Friday, February 22, 2013
Letters: Digital checks are nothing to fear
Letters to the Editor
Recent letters to the editor
- Pick of the day: No due process for collaborators
- Letters: Our leaders agree: We'll be in trouble
- Pick of the day: Gun control by gun owners
- Letters archive
From the RoundTable blog
Read the latest entries
Digital checksare nothing to fear
This is in response to Lois Dezelich ("Don't force seniors to go digital," Feb. 20 letter).
She does not want her Social Security check to go digital. We have received ours by direct deposit ever since we've gotten it.
I like the peace of mind knowing it will be in the bank. I need not worry about the weather allowing me to get to the bank.
If I am away from home, I know it won't be stolen from my mailbox, and it will be in the bank when I need it.
You do not have to have a computer to receive your check; all you need is a checking account. Some people are just afraid of change.
Sometimes change is good. Otherwise we would all still drive horses and buggies, and there wouldn't be automobiles.
My 91-year-old mother uses direct deposit. She is in assisted living, and this has been a real help for her.
Don't knock it if you haven't tried it.
Founding Fathers said nothing about ammo
Guns don't kill people. Bullets kill people. So let's ban bullets.
Yes, the Second Amendment gives everyone the constitutional right "to keep and bear arms." But it says nothing about powder and ball. So taxing and regulating ammunition would not be unconstitutional.
Comedian Chris Rock has the right idea for curbing senseless gunfire. A bullet should cost $5,000.
Firearms violence demands a change
Apparently, many people are not particularly upset about 20children being murdered, 32college students being killed, thousands of women having their domestic problems resolved by their murder, or thousands of other people being killed by firearms annually.
That is why they are happy with the status quo or wish to see more liberal gun laws. This is America; that is what we do.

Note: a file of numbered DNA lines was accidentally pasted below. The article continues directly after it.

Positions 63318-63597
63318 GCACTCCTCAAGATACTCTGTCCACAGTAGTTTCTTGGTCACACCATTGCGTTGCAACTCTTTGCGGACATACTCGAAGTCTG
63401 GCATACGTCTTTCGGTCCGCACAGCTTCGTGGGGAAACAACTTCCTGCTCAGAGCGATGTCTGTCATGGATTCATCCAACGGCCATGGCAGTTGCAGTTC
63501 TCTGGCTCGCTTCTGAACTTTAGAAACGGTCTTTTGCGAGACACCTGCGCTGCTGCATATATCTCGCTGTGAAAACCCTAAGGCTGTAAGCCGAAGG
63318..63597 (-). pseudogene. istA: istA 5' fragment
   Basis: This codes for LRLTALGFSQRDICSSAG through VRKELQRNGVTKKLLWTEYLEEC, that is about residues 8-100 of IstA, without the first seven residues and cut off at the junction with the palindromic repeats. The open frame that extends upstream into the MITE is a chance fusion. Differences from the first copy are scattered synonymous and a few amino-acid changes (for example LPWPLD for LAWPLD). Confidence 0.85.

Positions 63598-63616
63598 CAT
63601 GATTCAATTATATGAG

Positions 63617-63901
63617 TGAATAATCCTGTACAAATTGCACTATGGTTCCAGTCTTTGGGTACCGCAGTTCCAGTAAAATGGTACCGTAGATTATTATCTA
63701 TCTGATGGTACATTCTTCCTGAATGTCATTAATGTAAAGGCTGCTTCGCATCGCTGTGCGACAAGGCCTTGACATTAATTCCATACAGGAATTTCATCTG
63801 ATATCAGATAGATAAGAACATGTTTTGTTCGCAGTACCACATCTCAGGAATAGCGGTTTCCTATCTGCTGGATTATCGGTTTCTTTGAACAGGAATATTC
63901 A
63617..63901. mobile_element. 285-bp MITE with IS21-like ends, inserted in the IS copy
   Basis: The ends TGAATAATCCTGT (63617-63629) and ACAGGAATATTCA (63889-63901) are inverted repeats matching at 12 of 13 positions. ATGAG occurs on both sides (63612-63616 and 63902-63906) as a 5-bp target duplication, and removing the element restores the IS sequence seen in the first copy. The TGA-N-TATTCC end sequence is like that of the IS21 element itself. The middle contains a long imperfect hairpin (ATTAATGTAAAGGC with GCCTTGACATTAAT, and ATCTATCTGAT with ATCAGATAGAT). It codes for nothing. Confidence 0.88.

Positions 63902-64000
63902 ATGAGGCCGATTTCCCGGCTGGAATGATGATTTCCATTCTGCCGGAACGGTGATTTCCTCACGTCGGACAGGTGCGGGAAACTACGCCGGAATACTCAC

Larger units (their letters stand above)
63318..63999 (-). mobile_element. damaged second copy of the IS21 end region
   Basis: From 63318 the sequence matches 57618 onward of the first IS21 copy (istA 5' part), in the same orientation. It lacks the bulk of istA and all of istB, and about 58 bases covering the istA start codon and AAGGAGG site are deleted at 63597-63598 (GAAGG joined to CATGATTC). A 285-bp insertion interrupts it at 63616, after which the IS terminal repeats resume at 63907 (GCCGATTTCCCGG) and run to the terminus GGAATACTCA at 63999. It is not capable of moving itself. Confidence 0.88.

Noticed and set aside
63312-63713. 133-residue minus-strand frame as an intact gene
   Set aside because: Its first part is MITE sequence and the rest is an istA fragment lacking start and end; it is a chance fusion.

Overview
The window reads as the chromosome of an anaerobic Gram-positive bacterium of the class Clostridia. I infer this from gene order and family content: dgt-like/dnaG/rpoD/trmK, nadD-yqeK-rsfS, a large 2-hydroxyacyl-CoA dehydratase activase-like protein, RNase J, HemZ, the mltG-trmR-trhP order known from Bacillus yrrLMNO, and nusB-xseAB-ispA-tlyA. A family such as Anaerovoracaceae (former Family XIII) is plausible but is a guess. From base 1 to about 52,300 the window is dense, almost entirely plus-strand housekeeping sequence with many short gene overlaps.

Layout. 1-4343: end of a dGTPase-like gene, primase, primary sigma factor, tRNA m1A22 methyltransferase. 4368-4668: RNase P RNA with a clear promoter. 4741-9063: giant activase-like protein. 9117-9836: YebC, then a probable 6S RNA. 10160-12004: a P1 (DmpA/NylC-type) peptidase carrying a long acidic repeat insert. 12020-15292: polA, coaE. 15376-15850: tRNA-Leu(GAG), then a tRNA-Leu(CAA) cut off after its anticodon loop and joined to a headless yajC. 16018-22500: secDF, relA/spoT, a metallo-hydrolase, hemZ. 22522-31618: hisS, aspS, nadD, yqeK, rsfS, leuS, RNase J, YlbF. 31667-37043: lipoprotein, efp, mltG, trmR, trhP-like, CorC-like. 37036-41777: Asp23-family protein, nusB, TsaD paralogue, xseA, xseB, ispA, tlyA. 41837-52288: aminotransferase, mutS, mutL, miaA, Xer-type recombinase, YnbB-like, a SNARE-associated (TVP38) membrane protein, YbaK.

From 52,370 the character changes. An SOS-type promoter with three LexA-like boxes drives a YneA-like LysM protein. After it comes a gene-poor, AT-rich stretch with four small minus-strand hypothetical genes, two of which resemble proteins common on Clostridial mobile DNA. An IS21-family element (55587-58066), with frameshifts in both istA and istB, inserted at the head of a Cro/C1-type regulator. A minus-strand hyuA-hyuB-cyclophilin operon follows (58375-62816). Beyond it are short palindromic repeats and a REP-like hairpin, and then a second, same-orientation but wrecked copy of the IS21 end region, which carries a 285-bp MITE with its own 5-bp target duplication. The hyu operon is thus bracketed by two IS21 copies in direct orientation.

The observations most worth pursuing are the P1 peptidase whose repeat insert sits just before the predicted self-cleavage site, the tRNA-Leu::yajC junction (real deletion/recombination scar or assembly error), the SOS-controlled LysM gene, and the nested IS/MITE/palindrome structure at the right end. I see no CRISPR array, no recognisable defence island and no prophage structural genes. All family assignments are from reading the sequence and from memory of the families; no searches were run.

Does the Second Amendment give us the right to unfettered gun ownership? I don't think so. The assault weapons ban stood for 10years until Congress repealed it.
The Founding Fathers mentioned a well-regulated militia in that amendment; I question if they were thinking about the town drunk or the village idiot. The standard firearm in those days was a 5-foot muzzle loader, not a rapid-fire weapon with several dozen rounds.
Nor do I think unfettered gun ownership is going to help if the world-government people come in their black helicopters.
The Founding Fathers were pragmatic; that is why many of them accepted slavery. We need to be pragmatic. The United States, especially Virginia, should control gun ownership more effectively.
Use the restored Virginian station
Re: "Timetable for rail service pushed up," news story by Ralph Berrier Jr., Feb. 5:
The story says, "The city also will have to replace a long culvert to make way for new passenger tracks that will parallel the current tracks. The culvert project is estimated to cost $6.1 million, which caused some sticker shock among members during the council's work session."
As a former Virginian Railway employee and supporter of the restoration of the old Virginian Railway Passenger Station at Williamson Road and Jefferson Street in Roanoke, I feel this would be a great reason to consider this restored passenger station for the Amtrak connection to our city.
With an addition of a connection track from the Winston-Salem line to the old VGN track, the train could go from the NS main line at Roanoke Shops through the wye track, across Campbell Avenue and south to the restored station and avoid this $6.1 million modification.
The station project is already advertising to lease the larger building, will have parking, handicapped accessibility and a connection nearby to the free Star Trolley to downtown. This would add a special historical atmosphere that the proposed complex on Norfolk Avenue could never match.